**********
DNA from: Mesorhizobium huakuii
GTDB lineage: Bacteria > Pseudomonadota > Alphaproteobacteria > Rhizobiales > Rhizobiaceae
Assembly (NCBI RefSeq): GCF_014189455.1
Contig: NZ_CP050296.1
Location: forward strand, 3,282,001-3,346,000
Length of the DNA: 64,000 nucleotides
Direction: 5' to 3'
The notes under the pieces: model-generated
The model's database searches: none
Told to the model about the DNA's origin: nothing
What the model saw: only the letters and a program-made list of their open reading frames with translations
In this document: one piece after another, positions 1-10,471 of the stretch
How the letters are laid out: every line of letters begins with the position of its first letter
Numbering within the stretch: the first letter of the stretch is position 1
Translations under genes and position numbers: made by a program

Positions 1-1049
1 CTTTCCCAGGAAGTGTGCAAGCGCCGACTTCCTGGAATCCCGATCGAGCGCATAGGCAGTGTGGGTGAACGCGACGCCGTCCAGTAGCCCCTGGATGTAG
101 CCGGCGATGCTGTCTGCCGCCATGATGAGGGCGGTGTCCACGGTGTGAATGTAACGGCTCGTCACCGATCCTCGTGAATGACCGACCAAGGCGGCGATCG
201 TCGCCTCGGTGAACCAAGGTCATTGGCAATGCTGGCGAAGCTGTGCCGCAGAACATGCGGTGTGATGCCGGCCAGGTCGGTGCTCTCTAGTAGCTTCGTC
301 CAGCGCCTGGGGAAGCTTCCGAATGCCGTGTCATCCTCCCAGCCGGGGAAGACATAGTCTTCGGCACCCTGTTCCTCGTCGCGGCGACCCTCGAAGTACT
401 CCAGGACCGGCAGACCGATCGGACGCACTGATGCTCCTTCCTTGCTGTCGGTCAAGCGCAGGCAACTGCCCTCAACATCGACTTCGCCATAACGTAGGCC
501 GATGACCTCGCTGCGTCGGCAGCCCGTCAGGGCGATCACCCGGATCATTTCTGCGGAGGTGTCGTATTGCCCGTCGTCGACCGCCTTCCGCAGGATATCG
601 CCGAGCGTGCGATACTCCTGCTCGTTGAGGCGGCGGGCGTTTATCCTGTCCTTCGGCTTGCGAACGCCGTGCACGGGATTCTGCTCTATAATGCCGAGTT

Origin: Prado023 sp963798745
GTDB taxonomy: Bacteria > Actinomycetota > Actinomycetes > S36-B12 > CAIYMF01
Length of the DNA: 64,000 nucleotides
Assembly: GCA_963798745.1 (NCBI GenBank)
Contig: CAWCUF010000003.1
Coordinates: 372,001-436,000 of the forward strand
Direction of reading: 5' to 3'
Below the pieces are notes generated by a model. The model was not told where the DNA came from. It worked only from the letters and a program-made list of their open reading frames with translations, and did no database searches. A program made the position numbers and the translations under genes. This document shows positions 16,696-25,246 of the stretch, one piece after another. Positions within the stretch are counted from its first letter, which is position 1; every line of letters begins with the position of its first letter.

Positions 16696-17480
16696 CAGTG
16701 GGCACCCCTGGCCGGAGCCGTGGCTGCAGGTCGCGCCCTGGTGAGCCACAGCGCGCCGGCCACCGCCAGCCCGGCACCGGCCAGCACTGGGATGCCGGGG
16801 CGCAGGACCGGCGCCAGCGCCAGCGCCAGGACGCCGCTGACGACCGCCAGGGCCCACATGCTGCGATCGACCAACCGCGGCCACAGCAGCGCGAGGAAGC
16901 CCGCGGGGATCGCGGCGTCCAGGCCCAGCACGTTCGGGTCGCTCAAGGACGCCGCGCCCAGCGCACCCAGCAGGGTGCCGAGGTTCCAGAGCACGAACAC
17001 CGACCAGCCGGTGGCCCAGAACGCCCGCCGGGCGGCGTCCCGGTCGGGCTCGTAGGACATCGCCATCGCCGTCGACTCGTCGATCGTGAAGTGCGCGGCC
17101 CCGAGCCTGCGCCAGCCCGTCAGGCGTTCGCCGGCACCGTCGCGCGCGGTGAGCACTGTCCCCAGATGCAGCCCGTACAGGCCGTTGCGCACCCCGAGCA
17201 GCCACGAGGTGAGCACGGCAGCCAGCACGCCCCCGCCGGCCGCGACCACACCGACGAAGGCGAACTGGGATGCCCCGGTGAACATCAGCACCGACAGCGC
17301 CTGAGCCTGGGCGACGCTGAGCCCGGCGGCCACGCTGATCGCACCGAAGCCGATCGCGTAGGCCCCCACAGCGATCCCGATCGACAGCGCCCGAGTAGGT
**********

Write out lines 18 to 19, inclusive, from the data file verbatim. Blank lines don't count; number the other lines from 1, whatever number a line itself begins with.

101 CCGGCGATGCTGTCTGCCGCCATGATGAGGGCGGTGTCCACGGTGTGAATGTAACGGCTCGTCACCGATCCTCGTGAATGACCGACCAAGGCGGCGATCG
201 TCGCCTCGGTGAACCAAGGTCATTGGCAATGCTGGCGAAGCTGTGCCGCAGAACATGCGGTGTGATGCCGGCCAGGTCGGTGCTCTCTAGTAGCTTCGTC